No matter what you choose to call God or how you choose to worship, the ability to practice — or not practice — a religion is such a fundamental human right that it has been included in countless documents.
The First Amendment of the U.S. Constitution guarantees freedom of religion.
Freedom of religion was also one of four freedoms sought by the Allied forces during World War II.
At the war’s conclusion, the United Nations said “Everyone has the right to freedom of thought, conscience and religion …” in Article 18 of its Universal Declaration of Human Rights.
Now, members of Boulder City United Methodist Fellowship are taking that fundamental principle a step further. They have joined the Reconciling Ministries Network that believes that people have a right to worship without prejudice, especially in terms of sexual or gender orientation.
“We are standing up to say we support this,” said the Rev. Sandy Johnson, the church’s religious leader.
Late last year, the church’s congregation unanimously voted to join the Reconciling Ministries Network and established a mission statement that proclaimed their inclusive philosophy.
It also incorporated a rainbow — a symbol of gay pride since the late 1970s — into its banner.
Johnson said a few congregants left when the rainbow was added, but the majority of the church’s members felt it was important to let others know they would be welcome and had found “a safe place to get in touch with God.”
It is one of only three Reconciling churches and communities in the state and one of 675 in the nation, according to the Reconciling Ministries Network. In addition to the Boulder City fellowship, the John Rousseau memorial Sunday School Class from University United Methodist Church (a Sunday school class and church) in Las Vegas and Reno First United Methodist Church in Reno have joined the network.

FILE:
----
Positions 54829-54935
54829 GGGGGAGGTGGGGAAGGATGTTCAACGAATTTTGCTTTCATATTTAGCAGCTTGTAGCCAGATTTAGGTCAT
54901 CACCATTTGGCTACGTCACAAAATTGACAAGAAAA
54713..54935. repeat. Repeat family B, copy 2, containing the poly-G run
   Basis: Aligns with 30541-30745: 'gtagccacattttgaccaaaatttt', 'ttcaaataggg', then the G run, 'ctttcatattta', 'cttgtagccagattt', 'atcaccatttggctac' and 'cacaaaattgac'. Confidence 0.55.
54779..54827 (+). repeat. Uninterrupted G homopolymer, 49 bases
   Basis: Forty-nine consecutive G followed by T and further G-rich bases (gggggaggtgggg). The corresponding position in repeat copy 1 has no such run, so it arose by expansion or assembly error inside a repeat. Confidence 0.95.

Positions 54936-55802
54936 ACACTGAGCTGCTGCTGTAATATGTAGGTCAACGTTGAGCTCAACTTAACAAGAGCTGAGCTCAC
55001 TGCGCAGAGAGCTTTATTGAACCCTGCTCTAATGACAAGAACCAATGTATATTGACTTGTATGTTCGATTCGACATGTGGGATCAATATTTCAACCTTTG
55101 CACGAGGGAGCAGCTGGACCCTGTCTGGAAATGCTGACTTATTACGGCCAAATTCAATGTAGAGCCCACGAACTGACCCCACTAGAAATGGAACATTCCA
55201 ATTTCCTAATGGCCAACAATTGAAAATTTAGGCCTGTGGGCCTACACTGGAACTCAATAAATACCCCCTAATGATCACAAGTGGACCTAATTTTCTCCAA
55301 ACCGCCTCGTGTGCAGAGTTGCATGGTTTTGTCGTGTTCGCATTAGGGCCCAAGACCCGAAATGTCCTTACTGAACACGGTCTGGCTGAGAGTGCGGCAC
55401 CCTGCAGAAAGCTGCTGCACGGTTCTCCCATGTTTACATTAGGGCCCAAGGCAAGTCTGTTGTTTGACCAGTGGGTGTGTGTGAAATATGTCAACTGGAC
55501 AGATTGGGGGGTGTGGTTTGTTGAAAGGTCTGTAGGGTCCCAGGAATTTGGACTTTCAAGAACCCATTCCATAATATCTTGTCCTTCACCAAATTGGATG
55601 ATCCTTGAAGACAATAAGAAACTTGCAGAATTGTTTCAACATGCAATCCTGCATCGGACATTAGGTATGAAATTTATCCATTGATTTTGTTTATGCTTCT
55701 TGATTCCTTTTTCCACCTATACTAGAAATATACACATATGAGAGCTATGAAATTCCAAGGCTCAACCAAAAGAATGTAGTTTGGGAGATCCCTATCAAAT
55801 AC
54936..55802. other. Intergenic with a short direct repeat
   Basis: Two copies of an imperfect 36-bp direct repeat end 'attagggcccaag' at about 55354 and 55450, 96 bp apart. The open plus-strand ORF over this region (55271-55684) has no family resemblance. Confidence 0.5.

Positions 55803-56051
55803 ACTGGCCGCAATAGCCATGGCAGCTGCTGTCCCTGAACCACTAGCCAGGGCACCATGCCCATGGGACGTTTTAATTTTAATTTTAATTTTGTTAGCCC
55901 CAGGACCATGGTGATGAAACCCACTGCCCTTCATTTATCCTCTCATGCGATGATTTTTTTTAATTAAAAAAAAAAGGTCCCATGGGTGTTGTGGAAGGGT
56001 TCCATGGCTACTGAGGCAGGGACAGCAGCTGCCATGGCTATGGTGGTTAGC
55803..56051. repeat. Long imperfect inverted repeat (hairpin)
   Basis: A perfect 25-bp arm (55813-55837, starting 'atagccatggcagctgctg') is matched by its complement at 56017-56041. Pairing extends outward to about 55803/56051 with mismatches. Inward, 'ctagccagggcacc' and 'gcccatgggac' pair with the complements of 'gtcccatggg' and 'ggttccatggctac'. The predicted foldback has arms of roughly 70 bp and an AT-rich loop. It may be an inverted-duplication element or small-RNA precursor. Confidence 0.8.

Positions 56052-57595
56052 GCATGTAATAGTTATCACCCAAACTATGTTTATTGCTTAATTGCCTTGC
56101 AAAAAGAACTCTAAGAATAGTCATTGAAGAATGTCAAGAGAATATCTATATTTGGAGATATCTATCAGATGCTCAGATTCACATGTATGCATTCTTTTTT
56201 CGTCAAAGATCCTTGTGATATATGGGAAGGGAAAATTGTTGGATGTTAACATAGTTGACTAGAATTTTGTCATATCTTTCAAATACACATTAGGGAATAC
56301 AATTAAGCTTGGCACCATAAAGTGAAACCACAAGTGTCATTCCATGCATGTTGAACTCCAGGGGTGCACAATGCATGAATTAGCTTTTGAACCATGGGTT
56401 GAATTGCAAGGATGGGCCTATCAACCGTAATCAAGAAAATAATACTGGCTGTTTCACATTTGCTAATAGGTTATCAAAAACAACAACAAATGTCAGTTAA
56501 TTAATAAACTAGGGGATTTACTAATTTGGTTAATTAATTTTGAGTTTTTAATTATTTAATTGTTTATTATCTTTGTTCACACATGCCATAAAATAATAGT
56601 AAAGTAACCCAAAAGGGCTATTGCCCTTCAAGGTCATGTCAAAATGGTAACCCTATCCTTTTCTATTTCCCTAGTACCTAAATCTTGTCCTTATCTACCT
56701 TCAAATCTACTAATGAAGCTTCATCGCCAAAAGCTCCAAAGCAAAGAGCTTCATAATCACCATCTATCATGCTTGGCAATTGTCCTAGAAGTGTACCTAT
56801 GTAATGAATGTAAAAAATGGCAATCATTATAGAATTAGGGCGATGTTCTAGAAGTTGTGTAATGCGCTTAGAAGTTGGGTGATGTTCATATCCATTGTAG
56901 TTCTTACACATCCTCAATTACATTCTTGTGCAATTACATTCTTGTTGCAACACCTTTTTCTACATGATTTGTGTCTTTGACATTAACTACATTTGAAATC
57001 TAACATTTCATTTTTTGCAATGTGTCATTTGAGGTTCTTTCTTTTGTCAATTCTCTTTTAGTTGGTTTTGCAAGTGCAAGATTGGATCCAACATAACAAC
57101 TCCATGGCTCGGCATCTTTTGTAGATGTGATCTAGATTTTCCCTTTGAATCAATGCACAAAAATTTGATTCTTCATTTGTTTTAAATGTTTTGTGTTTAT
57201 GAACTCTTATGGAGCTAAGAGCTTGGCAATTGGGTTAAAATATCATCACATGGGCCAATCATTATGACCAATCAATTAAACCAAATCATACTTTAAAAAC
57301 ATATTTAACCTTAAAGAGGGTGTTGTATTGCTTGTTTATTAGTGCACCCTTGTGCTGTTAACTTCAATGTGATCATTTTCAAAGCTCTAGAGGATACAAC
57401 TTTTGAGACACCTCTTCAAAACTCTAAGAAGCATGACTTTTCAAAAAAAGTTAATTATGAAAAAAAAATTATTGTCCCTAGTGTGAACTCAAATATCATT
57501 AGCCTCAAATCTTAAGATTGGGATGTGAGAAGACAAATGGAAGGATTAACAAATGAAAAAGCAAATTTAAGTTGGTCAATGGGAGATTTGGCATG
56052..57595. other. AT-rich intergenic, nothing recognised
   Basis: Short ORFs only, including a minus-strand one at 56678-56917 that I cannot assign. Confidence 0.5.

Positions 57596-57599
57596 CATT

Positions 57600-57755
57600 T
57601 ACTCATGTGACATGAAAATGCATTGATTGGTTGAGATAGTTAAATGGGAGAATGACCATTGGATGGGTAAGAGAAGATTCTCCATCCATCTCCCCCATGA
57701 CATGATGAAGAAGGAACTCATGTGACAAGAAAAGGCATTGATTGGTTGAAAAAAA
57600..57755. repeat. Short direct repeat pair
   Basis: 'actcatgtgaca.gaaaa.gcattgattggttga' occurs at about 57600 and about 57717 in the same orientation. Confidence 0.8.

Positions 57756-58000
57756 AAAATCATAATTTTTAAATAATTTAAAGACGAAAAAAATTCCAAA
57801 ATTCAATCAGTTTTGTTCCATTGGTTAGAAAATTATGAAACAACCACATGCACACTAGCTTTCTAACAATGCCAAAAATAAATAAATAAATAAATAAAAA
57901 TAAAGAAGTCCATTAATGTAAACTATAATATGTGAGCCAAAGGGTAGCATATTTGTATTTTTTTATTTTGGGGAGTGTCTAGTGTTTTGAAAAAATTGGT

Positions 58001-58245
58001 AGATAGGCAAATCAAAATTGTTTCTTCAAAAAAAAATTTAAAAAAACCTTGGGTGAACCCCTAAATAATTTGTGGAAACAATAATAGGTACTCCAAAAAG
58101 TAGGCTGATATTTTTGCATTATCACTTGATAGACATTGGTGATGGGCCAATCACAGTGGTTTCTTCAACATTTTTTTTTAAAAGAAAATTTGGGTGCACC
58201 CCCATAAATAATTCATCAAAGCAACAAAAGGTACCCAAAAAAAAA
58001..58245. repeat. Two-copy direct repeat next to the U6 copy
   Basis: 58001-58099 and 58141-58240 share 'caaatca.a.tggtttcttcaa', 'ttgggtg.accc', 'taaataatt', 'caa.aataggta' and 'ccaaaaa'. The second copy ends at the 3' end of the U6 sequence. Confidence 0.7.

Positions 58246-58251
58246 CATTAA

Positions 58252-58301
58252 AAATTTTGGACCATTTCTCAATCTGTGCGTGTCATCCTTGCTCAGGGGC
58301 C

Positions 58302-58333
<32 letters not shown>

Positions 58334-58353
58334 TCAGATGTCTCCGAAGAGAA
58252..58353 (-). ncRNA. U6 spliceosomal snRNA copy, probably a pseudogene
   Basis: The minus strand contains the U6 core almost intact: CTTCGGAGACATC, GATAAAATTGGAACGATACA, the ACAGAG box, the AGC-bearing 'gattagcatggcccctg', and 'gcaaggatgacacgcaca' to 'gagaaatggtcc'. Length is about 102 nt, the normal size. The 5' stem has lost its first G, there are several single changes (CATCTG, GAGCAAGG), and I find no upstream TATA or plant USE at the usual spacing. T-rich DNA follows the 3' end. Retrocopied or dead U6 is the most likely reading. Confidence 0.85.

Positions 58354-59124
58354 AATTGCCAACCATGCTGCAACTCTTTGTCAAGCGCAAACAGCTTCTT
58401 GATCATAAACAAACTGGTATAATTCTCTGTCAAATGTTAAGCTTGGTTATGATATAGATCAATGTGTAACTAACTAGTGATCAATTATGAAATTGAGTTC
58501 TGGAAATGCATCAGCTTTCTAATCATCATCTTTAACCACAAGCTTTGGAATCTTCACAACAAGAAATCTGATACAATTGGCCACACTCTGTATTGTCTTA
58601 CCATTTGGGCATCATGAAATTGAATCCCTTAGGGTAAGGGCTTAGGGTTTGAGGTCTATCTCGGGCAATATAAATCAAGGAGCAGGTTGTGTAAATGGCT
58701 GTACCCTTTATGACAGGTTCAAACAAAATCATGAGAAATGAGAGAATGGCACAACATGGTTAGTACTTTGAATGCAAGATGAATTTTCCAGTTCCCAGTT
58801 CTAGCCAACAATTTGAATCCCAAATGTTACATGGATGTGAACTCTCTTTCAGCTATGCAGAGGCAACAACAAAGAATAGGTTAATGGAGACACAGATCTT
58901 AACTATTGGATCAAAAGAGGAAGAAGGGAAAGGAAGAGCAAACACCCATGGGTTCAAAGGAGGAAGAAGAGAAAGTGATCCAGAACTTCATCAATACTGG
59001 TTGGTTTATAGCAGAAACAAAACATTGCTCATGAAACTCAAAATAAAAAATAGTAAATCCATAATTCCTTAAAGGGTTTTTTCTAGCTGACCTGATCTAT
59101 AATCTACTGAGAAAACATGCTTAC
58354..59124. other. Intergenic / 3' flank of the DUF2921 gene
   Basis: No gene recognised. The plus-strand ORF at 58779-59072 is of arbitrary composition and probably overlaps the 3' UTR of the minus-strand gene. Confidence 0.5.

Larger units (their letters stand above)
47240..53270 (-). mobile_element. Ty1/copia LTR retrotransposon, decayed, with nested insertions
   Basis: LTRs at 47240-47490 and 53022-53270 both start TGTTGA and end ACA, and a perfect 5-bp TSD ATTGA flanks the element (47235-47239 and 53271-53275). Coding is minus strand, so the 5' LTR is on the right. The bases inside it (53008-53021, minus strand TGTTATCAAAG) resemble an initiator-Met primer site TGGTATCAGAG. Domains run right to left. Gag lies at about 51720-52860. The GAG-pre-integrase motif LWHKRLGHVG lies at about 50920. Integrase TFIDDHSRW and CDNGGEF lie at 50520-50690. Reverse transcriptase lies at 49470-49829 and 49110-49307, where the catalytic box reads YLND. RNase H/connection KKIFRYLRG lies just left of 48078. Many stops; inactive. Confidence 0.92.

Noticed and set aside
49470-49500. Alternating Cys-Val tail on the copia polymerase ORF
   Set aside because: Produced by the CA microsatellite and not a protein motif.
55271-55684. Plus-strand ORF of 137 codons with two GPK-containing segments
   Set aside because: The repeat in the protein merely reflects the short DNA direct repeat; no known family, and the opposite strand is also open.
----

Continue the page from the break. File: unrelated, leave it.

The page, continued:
Additionally, there are two other Nevada churches that are considering the prospect of voting to join the network.
Despite the growing movement, the Methodist church’s discipline, or book of rules, still states that homosexuality is not acceptable, and its ordained ministers are now allowed to perform same-sex marriages, said M. Barclay, director of communications for the Reconciling Ministries Network.
“Churches that recognize themselves as Reconciling, that we do not support that point of view, welcome everyone and believe that everyone adds to the community,” he said. “We are embracing all regardless of what the denomination might say and its policies.”
Terry McClain, a member who was instrumental in bringing awareness of the Reconciling Ministries Network to the Boulder City fellowship, said the church’s book of discipline is not compatible with Christian teachings and beliefs that all people are of sacred worth and should be included in the faith.
“There are two ways to deal with that: defiance and secede from the organization or work with the organization to bring change.”
That’s the network’s essential mission: to enact change.
“Reconciling Ministries is an organization of mainstream Methodist churches who collectively are saying ‘We don’t agree with the book of disciplines. We want change and will proactively work to make changes,’ “ McClain said.
The goal of the network is to get local churches to publicly state their dislike of the clauses in the book of discipline and petition the church to make changes, he said.
During the Desert Southwest region’s annual conference June 18 through Sunday, participants voted to recommend a change to the “exclusionary language” in the discipline as well as allow for gay clergy and same-gender weddings.
Johnson said many conferences are preparing and voting on recommendations, or resolutions, to come before the next General Conference, which is set for next year in Portland, Ore. The international gathering, which is held every four years, “has come up many times in previous years and we continue to be hopeful that the support will continue to grow.”
Although the official position of the Boulder City church is fairly recent, Johnson said the willingness of the church’s members to welcome anyone into their “family” was one of the reasons she applied to become its pastor about three years ago.